Use of Naxolone saving lives across the county

This article can be found published on the Daily Local News‘ website.
Delaware County District Attorney Jack Whelan announced the deployment of nasal Naloxone or Narcan to all Delaware County police officers, during a press conference Monday morning November 24, 2014 at the county Government Center in Media. Whelan was flanked by over a dozen police chiefs, as well as county and state officials. The Narcan kit provided by the District Attorney’s office to each of the 400 police vehicles in Delaware County. (Tom Kelly IV)

Delaware County District Attorney Jack Whelan announced the deployment of nasal Naloxone or Narcan to all Delaware County police officers, during a press conference Monday morning November 24, 2014 at the county Government Center in Media. Whelan was flanked by over a dozen police chiefs, as well as county and state officials. The Narcan kit provided by the District Attorney’s office to each of the 400 police vehicles in Delaware County. (Tom Kelly IV)

It hasn’t quite been a year since David’s Law was passed in Pennsylvania, allowing first responders to carry and administer Naxolone, or Narcan, which can counteract the effects of an opioid overdose.

The bill, which was sponsored by Sen. Dominic Pileggi, passed in September 2014 and Chester County has already been feeling the effects of it.

In a report released by the Pennsylvania State Coroners Association in May, 2,488 deaths in Pennsylvania during 2014 were caused from drug poisoning — that’s seven people a day in the state.

Eighty-two of those deaths were from Chester County.

“We recognize that opioid overdoses have soared,” said Scott Bohn, West Chester’s Chief of Police. “Not just here in the Commonwealth, but nationwide.”

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Last year saw a 20 percent average increase since 2013 in drug-related deaths in the counties.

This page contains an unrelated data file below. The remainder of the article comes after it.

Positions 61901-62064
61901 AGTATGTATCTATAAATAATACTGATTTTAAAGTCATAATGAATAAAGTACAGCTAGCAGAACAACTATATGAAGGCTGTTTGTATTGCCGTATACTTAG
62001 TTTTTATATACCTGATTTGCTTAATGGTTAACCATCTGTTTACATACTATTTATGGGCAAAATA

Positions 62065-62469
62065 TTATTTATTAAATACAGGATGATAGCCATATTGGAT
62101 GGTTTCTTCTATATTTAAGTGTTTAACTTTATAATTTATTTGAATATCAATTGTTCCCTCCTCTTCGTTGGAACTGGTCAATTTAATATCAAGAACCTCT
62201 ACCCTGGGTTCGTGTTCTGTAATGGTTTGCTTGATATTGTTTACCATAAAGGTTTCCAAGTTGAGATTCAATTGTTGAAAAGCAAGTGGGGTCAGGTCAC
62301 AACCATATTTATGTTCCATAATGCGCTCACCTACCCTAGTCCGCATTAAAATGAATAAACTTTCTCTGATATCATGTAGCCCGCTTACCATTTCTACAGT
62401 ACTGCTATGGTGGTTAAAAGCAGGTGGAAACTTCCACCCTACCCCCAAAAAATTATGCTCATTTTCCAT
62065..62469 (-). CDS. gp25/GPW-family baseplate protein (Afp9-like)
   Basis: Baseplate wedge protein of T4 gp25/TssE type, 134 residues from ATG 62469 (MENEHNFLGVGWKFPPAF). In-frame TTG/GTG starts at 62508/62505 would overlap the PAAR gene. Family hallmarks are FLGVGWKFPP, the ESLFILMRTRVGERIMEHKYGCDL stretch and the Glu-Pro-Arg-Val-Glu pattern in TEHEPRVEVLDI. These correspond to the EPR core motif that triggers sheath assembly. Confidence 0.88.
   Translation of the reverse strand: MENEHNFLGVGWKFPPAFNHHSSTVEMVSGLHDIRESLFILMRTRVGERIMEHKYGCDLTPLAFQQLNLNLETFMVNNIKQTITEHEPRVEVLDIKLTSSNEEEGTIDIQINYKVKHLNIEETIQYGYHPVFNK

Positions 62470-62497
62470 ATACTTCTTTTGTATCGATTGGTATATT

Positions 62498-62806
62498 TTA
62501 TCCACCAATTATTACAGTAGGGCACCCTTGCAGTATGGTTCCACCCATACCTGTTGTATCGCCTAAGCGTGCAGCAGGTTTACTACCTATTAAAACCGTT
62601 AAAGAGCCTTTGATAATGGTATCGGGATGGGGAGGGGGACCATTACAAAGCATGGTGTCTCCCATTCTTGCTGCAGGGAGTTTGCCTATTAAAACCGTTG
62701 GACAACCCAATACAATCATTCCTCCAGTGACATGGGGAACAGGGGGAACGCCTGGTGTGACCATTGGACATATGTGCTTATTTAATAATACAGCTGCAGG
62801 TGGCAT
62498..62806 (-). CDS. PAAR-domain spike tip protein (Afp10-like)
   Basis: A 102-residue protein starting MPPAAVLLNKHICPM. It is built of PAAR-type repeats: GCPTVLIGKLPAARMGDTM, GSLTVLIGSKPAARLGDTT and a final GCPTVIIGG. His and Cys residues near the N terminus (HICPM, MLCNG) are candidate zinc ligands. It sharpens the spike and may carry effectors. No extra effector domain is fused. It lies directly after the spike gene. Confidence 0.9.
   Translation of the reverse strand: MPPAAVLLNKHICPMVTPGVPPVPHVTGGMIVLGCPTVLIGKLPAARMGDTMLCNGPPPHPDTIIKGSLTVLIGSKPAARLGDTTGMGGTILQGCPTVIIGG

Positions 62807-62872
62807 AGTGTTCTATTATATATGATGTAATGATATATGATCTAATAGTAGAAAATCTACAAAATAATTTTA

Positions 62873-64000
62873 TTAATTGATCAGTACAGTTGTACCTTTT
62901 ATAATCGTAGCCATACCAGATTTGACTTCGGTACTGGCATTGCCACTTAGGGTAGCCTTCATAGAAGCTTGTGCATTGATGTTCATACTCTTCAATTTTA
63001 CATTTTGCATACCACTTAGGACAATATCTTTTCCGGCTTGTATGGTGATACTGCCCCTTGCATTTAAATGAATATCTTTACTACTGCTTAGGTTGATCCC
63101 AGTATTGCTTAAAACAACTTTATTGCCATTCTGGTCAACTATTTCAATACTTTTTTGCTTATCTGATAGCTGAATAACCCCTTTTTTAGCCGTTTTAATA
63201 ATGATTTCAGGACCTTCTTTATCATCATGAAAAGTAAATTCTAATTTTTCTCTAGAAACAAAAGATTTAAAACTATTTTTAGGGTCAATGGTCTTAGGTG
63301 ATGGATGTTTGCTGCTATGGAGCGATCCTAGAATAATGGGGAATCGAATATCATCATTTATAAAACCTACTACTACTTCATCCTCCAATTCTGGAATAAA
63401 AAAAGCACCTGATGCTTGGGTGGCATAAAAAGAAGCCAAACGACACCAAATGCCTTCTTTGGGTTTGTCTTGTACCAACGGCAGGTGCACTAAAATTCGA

Twenty-five percent of the drug overdoses in the state came from opioid medications in 2014 and 24 percent came from non-legal drugs, such as heroin, cocaine and marijuana.

In Chester County, that number increased to 31 percent for opioids and 38 percent for non-legal drugs.

These stunning numbers is a large reason why David’s Law came into existence.

Now, first responders are trying to combat the drug epidemic by saving a life with Narcan instead of them adding to the rising death toll.

“It’s going pretty well,” Bohn said. “Equipping police and first responders with Narcan instead of having to wait for the EMS or ALS (advanced life support) saves lives. Our police officers are typically the first to arrive on the scene and experts have argued that those early minutes can be key to saving a life.

“The way we’re looking, we’re certainly saving the lives of our most vulnerable citizens.”

Narcan is an opioid antagonist designed to immediately revive an unresponsive person experiencing a drug overdose.

Municipal police carry Narcan in their vehicles, which is provided for free by Good Fellowship Ambulance and EMS in West Chester.

“Our Board of Directors funded a project to distribute Naloxone at no cost to all Chester County police departments,” said Ethan Healey, Good Fellowship’s law enforcement liaison and EMS education specialist. “We have no grants or funding, so this is all our own money. It’s one of our missions to save lives.”